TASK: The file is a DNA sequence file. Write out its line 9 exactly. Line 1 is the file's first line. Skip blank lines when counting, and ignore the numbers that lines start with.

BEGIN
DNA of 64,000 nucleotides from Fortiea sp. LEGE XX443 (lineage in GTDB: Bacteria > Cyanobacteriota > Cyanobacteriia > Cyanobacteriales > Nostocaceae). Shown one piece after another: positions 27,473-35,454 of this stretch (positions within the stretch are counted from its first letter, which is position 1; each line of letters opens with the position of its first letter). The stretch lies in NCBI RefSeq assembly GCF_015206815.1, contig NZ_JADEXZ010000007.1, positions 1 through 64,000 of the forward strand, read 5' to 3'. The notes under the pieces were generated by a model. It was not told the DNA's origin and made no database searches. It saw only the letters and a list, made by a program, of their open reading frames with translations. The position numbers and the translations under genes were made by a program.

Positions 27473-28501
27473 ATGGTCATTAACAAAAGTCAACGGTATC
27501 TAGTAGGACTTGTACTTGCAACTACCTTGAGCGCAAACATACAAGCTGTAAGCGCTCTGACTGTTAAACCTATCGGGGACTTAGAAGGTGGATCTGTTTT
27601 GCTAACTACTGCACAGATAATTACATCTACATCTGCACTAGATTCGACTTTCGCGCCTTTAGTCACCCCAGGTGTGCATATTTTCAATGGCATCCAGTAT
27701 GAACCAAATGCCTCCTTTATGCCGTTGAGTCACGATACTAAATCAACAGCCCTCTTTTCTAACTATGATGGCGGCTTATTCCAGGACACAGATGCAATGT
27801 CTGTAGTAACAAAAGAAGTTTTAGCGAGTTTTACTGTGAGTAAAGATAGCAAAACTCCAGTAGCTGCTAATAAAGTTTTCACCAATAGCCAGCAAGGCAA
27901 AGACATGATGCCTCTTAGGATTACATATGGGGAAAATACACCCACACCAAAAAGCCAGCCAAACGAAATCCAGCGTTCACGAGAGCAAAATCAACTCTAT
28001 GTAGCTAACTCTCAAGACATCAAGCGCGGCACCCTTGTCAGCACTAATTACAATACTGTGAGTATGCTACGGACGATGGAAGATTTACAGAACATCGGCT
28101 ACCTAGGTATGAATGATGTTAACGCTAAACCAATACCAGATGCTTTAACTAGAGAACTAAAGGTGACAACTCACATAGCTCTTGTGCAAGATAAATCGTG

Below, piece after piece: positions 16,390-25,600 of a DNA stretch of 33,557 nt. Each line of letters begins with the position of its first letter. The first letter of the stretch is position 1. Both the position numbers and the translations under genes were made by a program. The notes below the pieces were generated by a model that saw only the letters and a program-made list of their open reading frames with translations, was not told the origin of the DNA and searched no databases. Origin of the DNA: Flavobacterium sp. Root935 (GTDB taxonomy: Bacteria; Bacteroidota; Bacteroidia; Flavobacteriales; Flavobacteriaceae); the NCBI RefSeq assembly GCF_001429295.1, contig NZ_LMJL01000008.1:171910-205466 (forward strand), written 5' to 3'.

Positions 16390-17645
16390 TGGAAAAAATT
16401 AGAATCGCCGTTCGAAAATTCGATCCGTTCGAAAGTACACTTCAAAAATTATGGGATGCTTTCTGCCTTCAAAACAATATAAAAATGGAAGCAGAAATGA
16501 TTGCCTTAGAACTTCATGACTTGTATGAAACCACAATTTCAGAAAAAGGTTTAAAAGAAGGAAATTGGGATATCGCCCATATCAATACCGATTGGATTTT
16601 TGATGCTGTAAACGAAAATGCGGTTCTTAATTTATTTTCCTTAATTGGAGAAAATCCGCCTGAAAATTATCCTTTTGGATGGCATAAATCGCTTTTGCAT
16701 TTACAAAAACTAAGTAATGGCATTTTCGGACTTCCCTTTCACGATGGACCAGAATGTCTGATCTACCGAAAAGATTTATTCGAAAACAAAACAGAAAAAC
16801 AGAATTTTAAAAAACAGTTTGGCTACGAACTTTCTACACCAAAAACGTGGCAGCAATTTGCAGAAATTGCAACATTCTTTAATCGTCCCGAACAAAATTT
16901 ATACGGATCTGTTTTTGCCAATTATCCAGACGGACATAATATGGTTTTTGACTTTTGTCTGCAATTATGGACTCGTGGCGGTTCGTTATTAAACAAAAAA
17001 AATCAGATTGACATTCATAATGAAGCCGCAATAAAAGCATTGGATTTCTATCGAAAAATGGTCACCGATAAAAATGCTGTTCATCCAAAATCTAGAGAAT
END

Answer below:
28001 GTAGCTAACTCTCAAGACATCAAGCGCGGCACCCTTGTCAGCACTAATTACAATACTGTGAGTATGCTACGGACGATGGAAGATTTACAGAACATCGGCT